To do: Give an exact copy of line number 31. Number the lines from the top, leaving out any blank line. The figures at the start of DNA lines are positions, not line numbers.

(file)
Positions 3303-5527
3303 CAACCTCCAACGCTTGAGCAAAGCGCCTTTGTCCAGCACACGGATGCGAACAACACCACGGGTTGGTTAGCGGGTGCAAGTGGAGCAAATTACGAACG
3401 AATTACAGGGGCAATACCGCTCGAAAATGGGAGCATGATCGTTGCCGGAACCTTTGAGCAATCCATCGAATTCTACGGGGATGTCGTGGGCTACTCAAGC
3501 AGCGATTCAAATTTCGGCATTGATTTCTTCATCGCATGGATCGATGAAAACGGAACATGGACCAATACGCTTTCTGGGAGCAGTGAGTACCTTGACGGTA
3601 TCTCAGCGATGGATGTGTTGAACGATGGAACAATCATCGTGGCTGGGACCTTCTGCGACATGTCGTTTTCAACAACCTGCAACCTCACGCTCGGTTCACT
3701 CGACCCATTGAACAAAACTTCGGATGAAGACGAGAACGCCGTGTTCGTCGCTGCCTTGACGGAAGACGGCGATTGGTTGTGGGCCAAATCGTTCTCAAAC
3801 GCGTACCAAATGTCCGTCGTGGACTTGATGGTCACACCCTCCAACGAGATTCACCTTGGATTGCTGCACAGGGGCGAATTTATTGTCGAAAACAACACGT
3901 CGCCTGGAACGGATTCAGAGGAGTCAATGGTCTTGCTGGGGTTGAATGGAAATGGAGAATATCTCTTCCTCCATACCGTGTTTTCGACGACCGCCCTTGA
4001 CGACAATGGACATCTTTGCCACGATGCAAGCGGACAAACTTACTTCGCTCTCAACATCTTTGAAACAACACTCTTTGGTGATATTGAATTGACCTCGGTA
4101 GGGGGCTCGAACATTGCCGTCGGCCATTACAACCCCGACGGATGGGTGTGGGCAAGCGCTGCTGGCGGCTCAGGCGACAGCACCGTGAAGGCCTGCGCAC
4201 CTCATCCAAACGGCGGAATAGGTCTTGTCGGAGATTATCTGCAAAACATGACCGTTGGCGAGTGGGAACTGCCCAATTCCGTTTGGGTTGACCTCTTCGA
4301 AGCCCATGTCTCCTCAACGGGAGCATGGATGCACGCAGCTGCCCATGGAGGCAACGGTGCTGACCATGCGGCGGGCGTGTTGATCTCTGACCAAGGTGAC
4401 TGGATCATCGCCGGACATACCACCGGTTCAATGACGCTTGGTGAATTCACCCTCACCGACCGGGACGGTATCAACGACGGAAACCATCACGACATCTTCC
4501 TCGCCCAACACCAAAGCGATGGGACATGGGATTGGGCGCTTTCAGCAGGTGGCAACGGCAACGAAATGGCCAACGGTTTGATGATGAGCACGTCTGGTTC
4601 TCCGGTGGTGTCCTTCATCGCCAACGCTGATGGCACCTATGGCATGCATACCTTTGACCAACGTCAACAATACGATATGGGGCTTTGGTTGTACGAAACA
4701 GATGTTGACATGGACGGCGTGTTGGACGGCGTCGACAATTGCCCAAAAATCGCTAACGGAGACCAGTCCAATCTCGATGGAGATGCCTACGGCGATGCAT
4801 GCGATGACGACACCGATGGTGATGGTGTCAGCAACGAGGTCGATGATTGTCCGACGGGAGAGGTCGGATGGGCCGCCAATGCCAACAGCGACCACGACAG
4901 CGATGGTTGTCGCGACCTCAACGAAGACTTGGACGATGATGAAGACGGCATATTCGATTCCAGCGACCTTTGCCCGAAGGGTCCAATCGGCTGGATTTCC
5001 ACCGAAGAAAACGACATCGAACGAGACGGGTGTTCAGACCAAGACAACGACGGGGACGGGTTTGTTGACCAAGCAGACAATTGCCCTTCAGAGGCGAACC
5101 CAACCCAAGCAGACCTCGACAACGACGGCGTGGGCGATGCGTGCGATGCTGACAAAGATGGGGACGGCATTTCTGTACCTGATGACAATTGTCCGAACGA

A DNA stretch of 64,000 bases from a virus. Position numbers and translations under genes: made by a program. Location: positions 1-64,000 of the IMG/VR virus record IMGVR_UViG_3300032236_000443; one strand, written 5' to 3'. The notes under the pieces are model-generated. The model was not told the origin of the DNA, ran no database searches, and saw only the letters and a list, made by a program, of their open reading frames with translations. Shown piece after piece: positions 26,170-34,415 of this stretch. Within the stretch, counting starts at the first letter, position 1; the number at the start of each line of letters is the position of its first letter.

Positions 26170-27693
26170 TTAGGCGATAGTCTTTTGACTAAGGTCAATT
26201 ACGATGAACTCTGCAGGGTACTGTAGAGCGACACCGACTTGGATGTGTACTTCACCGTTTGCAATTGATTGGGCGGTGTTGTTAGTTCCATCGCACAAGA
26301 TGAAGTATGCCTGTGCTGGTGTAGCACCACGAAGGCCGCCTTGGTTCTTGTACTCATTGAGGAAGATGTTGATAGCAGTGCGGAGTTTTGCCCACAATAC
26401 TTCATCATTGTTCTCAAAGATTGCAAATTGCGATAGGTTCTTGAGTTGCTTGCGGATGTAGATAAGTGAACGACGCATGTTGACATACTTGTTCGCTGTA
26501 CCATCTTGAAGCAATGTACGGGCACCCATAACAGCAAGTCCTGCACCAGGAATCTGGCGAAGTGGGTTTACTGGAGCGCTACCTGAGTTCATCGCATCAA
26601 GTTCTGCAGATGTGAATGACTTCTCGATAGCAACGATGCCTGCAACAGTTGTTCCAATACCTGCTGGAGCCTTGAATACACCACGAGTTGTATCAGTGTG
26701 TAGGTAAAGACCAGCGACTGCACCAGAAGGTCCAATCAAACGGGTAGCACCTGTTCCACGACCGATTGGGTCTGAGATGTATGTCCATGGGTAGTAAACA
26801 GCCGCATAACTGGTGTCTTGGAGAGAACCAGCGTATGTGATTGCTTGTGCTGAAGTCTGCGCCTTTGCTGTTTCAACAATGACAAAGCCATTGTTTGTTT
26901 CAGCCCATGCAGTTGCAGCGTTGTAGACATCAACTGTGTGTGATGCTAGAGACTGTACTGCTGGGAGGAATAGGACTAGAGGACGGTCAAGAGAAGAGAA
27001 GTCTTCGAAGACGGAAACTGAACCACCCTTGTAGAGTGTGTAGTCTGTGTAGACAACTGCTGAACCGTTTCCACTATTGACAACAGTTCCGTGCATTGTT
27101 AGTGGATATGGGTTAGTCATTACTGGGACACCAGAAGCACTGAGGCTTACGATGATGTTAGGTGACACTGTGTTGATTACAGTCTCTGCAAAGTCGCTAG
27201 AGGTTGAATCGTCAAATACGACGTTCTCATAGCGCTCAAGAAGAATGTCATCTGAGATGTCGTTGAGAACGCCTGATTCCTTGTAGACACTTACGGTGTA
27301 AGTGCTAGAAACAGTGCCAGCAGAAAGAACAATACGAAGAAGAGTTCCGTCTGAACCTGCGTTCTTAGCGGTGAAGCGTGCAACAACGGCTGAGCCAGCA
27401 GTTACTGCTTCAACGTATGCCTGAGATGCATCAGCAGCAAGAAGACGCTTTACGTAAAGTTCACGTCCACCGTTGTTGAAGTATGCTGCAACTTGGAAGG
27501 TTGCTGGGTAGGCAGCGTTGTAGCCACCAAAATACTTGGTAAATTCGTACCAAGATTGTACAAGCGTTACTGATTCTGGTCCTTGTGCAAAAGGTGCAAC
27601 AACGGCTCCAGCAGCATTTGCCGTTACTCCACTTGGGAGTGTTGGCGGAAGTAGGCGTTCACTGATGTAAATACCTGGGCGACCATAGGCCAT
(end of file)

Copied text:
26901 CAGCCCATGCAGTTGCAGCGTTGTAGACATCAACTGTGTGTGATGCTAGAGACTGTACTGCTGGGAGGAATAGGACTAGAGGACGGTCAAGAGAAGAGAA